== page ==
Furthermore, and this is the fun point--it was freakin' Frankenstein! He's very distinctive--flat top head, green skin, bolts in the neck. He's a very well-known and popular, cartoonish character; there's no way for a REASONABLE person to mistake him for a serious effigy of a human being. If someone put up a poster of Frankenberry being kicked right in his mahshmallow sweeties, would you assume it was a thinly veiled attack on YOU? If you would, then you have some kind of weird problem where you identify yourself with ridiculous cartoon characters when that's clearly not what's intended.

If the hung figure had been something that actually had a symbolic connection to racist concepts towards people of African descent, then fine, tear it down. If it had looked anything like a black man, or like the horrible minstrel-show caricature of a black man, or even a monkey or ape of some sort, or any other creature or character that evoked the unfair and hateful slurs of the past, fine. But no well-adjusted person will see Frankenstein--FRANKENSTEIN!--and automatically assume he's meant to represent himself.

If the family lived in Montreal and put Frankie in a guillotine, would the Francophones be justified in storming their yard and tearing it down, since it 'clearly evokes' the favored method of execution during the French Revolution? No, you'd probably rightly see that as an absurd leap to make. Well, this one's just as absurd, you just have to think about it from the viewpoint of a reasonable adult person, and not the viewpoint of a hypersensitive crackpot with persecution fantasies.

It is not a crime to put up halloween decorations. It is a crime to break through someone's fence, invade their yard, and destroy their property, however.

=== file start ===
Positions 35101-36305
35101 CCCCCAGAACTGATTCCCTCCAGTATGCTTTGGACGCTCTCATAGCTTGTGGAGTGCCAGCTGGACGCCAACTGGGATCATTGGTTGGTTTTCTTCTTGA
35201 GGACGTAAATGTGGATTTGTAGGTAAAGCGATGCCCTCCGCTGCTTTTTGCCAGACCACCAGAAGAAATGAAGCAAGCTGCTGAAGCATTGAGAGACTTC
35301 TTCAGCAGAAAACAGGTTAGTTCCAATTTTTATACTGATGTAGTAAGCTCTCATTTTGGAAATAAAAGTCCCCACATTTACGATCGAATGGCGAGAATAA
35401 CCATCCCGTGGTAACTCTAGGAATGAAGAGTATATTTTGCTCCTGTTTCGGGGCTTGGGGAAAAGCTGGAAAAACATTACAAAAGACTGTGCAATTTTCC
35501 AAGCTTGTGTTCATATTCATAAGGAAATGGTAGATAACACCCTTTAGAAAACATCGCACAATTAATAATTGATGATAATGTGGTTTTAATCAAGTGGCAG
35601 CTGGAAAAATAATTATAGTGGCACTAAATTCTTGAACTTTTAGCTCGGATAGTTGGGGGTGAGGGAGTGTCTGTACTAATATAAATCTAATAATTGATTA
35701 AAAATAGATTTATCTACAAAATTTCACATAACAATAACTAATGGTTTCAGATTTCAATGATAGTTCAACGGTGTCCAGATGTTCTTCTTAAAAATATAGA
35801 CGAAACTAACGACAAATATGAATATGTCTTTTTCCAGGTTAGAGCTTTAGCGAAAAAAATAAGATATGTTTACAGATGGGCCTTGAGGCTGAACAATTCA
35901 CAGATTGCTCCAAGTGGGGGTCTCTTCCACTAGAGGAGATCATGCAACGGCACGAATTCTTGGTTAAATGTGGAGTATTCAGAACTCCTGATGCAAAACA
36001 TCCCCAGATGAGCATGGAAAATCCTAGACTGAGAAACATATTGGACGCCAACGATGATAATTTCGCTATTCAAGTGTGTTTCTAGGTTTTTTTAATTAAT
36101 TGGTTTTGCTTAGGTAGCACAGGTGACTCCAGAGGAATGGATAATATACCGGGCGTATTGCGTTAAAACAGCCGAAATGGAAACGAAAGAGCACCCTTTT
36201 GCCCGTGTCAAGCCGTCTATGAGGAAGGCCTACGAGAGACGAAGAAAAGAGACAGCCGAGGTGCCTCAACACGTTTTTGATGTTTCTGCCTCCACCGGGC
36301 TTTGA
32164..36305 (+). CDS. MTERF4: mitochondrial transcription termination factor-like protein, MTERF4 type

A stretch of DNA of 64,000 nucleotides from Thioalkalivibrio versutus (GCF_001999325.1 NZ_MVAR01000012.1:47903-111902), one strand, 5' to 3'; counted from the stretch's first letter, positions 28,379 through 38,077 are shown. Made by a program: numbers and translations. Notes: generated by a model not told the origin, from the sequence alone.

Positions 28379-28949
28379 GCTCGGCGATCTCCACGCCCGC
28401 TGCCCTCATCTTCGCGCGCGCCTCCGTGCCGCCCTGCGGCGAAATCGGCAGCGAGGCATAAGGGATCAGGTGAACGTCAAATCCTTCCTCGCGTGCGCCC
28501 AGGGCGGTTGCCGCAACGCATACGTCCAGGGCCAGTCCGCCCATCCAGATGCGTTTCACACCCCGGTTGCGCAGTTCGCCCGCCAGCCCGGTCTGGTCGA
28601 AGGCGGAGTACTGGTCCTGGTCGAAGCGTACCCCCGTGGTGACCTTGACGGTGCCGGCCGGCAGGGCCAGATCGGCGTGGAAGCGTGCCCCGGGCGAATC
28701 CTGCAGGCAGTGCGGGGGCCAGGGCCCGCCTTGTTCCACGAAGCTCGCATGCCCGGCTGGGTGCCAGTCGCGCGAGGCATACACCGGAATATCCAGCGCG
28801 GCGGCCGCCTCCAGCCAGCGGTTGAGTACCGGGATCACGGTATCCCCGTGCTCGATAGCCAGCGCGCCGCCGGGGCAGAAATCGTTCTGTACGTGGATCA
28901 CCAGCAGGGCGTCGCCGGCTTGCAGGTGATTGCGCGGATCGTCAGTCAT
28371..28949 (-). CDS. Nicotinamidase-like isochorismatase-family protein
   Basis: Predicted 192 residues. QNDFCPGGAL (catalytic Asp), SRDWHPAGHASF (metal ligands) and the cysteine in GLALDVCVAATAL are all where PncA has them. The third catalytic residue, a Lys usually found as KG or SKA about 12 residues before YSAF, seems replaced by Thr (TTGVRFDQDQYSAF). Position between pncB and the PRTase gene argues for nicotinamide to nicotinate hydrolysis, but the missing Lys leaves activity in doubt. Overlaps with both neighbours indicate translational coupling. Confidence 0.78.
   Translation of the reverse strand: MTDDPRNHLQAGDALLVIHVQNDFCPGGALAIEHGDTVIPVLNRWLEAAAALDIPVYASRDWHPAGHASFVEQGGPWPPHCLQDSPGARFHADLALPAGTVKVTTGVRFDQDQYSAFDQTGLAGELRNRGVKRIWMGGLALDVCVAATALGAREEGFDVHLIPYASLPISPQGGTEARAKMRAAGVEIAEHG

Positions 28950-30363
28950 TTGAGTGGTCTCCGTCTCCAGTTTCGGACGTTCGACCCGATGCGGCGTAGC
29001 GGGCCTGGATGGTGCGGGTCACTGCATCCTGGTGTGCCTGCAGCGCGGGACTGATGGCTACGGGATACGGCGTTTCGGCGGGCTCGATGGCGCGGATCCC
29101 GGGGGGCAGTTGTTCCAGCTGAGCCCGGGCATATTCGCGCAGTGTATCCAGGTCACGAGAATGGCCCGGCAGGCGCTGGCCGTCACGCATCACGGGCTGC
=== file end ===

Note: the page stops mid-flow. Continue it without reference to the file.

Posted by Barghest  on  Tue Dec 07, 2004  at  11:22 PM
Barghest, you're right. It was just a Frankenstein monster. They shouldn't have attacked the house. But what I'm saying is that lynching has very special significance to the black community. And the image of a body hanging from a tree seems to scream 'lynch mob' even more than a body hanging from a gallows would, for some reason. So given that Detroit has a very large black population, the family really should have thought twice before putting that up in their yard. It's like if a family in New York City put a Frankenstein monster in a gas chamber in their front yard. It could be interpreted innocently, but I'm sure a lot of Jewish people would take one look at it and understandably think it was some kind of reference to the Holocaust.
Posted by The Curator  in  San Diego  on  Wed Dec 08, 2004  at  01:28 PM
I just don't think that's a reasonable connection for sane people to make. Heck, by saying this:

>>>And the image of a body hanging from a tree seems to scream 'lynch mob' <<<

...you yourself even point out that you need a MOB to portray a lynching. The display was just Frankie hanging from a tree--there was not a mob of other Halloween characters standing around with torches or clubs, therefore there was no lynch mob portrayed, therefore no credible basis for seeing it as a lynching. Ironically, the only mob associated with the whole incident was--the protestors.

It would be like seeing Frankie with a bullethole in his head and assuming it was a display of a firing squad, even though there are no shooters with rifles to be seen. Quick, take it down before a Mormon gets offended!

Bottom line: it wasn't a lynching, it wasn't portrayed as a lynching, and in the context of previous years' displays, we know it was never intended as a lynching. If a person gets offended by things he imagines that aren't part of reality, that's his damned problem, and nobody owes him anything. This is just a case of a small group of overly sensitive people with a victim mentality losing their minds. We who are sane and reasonable shouldn't have to tiptoe through life, terrified that we might accidentally offend delusional nitwit jerks who see hatred and terror in the simplest and most innocent of Rorschach-style images. Screw 'em.
Posted by Barghest  on  Wed Dec 08, 2004  at  11:34 PM
>>If the family lived in Montreal and put Frankie in a guillotine, would the Francophones be justified in storming their yard and tearing it down, since it 'clearly evokes' the favored method of execution during the French Revolution?<<
Be a bit weird - Montreal had been British for 30 years at the time of the French Revolution. Maybe in New Orleans?
Posted by Mark Bellis  on  Mon Sep 01, 2008  at  11:38 AM
This is an actual thing. Perhaps the Santa figure is a hoax, but I saw with my own eyes, in Japan (around 2001-2002), Christmas cards with a crucified Santa on it. Presents at the bottom of the cross and everything. One of the most bizarre ideas ever.
Posted by josh medsker  in  new jersey, usa  on  Tue Sep 04, 2012  at  01:56 PM